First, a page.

CTU beginning Tier Two pension fight that divides teachers union

[This article was originally published in Second City Teachers.]

I was in Springfield on April 27 for a lobbying day organized by the CTU. The main thrust of our visit was to contact legislators and talk with them about pension reform.

Reporter George Milkowski attended a CTU lobby day on April 27.For those who are not familiar with it, there are two categories of teachers when it comes down to benefits for retirement. A state law passed about 14 years ago puts anyone hired by the CPS after January 1, 2011 in the Tier 2 category. Those of us in Tier1 were able to retire after 35 years of service and our monthly retirement payment was based on the four highest income years of our last ten years of work. The Pension Board took the average of those four highest years and made payments equal to 75% of that to start with. We also started getting a 3% compounded increase on January 1 the year after we turned 60 and that continues every year until our death.

Tier 2 teachers are going to get much less. They have to work 45 years, generally to age 67, and their monthly retirement will be computed based on the average of their last ten years of service, not the last four highest. Once that average is computed, their monthly payment will be 66.667% of that. Someone who changed careers and entered teaching at a later age would have to have worked at least 38 years to be eligible. Can you imagine a 70 year kindergarten teacher?

This two-tier system is not only for Chicago teacher retirees. It applies to downstate teachers in the Teacher Retirement System, municipal employees across the state, generally any public employees who are not eligible to receive Social Security.

This two-tier system was enacted because of the problem of so many shortfalls in the various pension funds.

I think that that idea was to put less of a demand for pensions and smaller lengths of time that a teacher would be able to collect their payments. I also think that, although unstated, it was hoped that many teachers would retire before they would be eligible for maximum benefits, again putting less of a demand on pension coffers.

This two-tier system is bad for the teachers who are the eventual recipients of it AND it is bad for us.

We have to remember that a lot of the money that is going into our fund every year is coming from currently active teachers. The more salary they receive the more they contribute to our fund. However, teacher turnover in the first five years of teaching varies from 40-60%. Usually, when a teacher at a 4 or 5 year salary level quits, he/she is replaced by someone fresh out of college who has a lower salary and thus makes lower payments to the CTPF. Also, one who quits has the right to ask for a return of the contributions they made while working which depletes our Fund further.

Another problem is a federal law says that anyone who retires and is not eligible for Social Security must receive a pension at least equal to what one would have received if they were getting Social Security. Current formulas show that this cannot be done with the two tier system. Basically, it is illegal and can be expected to be declared as such when it is eventually challenged in court.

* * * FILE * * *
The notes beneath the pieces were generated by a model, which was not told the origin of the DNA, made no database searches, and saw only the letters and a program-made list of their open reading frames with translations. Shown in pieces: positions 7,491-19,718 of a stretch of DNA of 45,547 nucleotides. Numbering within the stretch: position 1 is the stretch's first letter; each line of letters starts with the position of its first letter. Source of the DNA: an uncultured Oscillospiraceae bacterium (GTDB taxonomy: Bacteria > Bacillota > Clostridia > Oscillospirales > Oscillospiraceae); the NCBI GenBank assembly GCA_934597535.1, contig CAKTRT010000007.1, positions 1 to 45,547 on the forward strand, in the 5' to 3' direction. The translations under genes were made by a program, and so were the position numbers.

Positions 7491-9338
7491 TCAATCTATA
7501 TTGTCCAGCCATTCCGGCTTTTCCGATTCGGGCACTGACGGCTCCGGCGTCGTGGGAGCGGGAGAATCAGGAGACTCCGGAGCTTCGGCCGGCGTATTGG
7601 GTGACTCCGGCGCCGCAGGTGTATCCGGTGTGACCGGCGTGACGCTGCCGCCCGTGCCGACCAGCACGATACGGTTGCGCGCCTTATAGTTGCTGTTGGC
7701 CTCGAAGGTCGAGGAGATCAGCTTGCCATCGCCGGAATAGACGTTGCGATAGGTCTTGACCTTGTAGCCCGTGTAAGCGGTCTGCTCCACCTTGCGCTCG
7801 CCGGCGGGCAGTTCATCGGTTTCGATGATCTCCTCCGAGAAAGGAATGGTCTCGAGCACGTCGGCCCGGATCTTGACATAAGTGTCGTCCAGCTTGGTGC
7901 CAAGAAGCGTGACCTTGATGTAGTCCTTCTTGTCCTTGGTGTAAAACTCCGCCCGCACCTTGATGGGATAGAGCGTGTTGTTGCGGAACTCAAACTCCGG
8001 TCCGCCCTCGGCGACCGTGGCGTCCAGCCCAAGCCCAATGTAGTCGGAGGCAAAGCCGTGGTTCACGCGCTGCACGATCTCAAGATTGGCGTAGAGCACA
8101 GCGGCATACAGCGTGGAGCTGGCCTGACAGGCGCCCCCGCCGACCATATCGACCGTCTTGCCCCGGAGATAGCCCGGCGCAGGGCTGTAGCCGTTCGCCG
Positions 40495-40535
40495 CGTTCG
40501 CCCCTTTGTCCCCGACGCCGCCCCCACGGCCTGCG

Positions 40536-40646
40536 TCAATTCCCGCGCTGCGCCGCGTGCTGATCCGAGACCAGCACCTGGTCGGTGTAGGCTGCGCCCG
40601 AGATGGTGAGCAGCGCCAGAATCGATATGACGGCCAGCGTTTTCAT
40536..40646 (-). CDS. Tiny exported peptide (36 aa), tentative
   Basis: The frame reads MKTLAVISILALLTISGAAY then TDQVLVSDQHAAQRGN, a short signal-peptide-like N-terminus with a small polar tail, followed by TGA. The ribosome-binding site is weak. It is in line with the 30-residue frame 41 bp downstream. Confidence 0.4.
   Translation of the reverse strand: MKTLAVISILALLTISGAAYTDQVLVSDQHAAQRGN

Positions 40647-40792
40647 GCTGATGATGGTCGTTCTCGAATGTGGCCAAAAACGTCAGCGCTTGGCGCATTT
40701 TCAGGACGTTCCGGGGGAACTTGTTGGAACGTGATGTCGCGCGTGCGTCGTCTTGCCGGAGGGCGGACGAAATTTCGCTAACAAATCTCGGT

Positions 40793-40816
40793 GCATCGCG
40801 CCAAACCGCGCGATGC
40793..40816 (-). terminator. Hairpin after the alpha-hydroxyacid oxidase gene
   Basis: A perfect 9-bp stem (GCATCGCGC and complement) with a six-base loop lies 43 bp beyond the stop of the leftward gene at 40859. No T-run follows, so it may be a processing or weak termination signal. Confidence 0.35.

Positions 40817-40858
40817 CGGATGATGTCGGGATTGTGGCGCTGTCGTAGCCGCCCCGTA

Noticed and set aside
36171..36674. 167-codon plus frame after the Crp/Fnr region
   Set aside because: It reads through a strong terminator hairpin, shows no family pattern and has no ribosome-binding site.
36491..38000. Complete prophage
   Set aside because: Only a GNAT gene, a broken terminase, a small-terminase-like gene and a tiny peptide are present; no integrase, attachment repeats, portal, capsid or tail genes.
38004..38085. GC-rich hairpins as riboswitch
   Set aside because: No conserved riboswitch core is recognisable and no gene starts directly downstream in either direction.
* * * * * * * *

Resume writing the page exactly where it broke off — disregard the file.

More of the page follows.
A few years ago a state law tried to limit our 3% annual increase to one half of that or equal to the rate of inflation, with a 3% cap. A court quickly overturned that law because Article XIII, Section 5 of the Illinois state constitution specifically says that pensions “...shall not be diminished or impaired.” But that does not mean we are safe.

In meeting with Sen. Napoleon Harris, Majority Caucus Whip, he was asked about what the General Assembly can do about getting rid of this two tier system. He said the big problem is money and implied that there are strong limits on what the State can do about that. He said the current state constitution is now over 50 years old and we may have to call for a constitutional convention. I think this is dangerous because if a convention is held everything would be on the table including the pension protection clause.

Currently, there is no legislation to reform the system although last year Sen. Robert Martwick introduce a bill to reform the system that was supported by the Illinois Federation of Teachers and the Illinois Education Association but it went nowhere.

The CTU is not pushing any particular legislation right now as they would like to team up with other affected groups and present a united front to the General Assembly.

I am bringing this information to you to make you aware of the situation. There is no need to take any action at the present time, but be prepared to call or visit your state legislators. This may not happen soon, but if the issue comes up, and I am sure that it will, be prepared to act.


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